Eddie Olczyk: Nyquist Is Shoulders Ahead Of Everybody Else

From Nyquist to Gun Runner, from Exaggerator to Brody’s Cause, there are several horses with a legitimate chance of winning the Kentucky Derby at Churchill Downs this Saturday.

“It is really a deep field,” NBC Sports NHL and horse racing expert Eddie Olczyk said on CBS Sports Radio’s Ferrall on the Bench. “It is. I think you can make a case for six or seven horses without question. When you get a field this big – and look, we don’t get 20-horse fields very often. (We get them) at the Kentucky Derby and maybe you get another race or two but not with this type of a statured race.”

Olczyk uses a process of elimination to predict horse races.

“When I handicap, I look at it and go, ‘Okay, let me start working my way back. Who do I think has no shot?’” he said. “All of a sudden, you get to about seven or eight horses left and you go ‘Yeah, I can make a case for him, I can make a case for him,’ and you go on and on. That’s what makes it such a great value betting race.”

Olczyk believes that Nyquist, a 3-1 favorite who is named after Red Wings forward Gustav Nyquist, will win the Derby.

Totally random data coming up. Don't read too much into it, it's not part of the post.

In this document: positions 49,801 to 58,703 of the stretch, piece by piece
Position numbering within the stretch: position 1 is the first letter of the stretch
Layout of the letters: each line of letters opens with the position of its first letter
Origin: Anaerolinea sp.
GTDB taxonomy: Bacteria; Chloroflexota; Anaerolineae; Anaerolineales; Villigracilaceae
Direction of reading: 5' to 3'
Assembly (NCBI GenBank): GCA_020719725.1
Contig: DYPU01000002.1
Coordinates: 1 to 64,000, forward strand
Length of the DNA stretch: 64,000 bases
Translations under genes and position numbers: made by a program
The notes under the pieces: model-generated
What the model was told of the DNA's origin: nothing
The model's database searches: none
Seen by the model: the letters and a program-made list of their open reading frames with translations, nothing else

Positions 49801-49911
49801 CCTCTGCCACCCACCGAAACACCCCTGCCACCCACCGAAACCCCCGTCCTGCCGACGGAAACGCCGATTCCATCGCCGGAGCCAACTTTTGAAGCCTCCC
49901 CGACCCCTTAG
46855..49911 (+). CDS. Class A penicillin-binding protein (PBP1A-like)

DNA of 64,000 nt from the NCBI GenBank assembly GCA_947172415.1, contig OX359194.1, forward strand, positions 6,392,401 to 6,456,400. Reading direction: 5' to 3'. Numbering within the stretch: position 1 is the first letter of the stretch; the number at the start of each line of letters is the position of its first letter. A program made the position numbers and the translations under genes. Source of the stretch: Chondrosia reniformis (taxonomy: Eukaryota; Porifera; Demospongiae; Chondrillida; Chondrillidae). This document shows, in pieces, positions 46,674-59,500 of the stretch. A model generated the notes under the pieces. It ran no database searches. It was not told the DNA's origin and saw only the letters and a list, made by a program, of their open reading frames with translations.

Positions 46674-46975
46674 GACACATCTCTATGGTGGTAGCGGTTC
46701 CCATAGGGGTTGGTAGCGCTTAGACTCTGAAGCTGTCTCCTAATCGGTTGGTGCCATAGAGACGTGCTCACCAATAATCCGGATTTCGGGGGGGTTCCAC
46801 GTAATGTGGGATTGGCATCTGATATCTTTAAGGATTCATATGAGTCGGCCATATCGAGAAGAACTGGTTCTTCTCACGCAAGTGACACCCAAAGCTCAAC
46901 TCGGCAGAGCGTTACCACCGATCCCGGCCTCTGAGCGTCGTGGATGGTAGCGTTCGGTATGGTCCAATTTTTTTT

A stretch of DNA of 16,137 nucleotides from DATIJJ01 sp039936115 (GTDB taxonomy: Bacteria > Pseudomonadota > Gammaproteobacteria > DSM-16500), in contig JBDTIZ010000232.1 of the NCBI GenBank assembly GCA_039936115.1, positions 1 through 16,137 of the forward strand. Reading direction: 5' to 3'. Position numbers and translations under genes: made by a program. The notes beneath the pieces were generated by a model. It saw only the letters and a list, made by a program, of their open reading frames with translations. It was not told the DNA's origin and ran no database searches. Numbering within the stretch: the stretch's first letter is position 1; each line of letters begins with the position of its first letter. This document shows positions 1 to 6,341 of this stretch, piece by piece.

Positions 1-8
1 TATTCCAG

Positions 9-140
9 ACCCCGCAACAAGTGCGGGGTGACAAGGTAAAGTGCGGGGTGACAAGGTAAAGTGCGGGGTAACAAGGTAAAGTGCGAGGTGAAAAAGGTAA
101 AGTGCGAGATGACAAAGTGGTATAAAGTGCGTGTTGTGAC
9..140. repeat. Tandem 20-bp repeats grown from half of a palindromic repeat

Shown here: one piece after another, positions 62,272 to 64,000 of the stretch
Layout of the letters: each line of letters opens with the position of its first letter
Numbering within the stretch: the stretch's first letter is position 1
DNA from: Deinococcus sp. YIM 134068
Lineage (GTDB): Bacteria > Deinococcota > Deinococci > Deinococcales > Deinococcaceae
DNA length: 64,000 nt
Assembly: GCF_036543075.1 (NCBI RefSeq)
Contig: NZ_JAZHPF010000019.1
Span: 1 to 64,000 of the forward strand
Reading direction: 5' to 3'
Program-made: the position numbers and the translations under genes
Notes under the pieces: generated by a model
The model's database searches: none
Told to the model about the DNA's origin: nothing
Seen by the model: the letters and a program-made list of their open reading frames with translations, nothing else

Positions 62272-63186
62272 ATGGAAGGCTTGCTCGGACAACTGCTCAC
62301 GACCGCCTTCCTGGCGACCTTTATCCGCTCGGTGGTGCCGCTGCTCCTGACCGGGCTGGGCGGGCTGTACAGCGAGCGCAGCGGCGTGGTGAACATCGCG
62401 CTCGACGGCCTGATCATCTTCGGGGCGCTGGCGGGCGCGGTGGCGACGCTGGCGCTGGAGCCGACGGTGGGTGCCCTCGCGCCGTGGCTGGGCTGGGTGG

“I don’t think he’s head and shoulders above everybody else, but I do believe he’s shoulders ahead of everybody else,” Olczyk said. “He’s a perfect 7-for-7. He’s won pretty much in every way possible – on the lead, just off, coming from way out of it, winning out of post position. So for me, I do believe it’s Nyquist. If you can find some other horses to pair up with him, (it could work in your favor). If he happens to get beat and you get a nice longshot there, you can make some money on Saturday. I think there’s a little bit more speed in that race than people are talking about. I believe it’s going to be a quicker pace than a lot of the experts are talking about.”

Saturday marks the 142nd running of the Kentucky Derby. Last year’s winner, American Pharoah, went on to win the Triple Crown. He was the fourth horse to do so since 1948 and the first horse to do so since Affirmed in 1978.

Post-time is slated for 6:34 p.m. ET.

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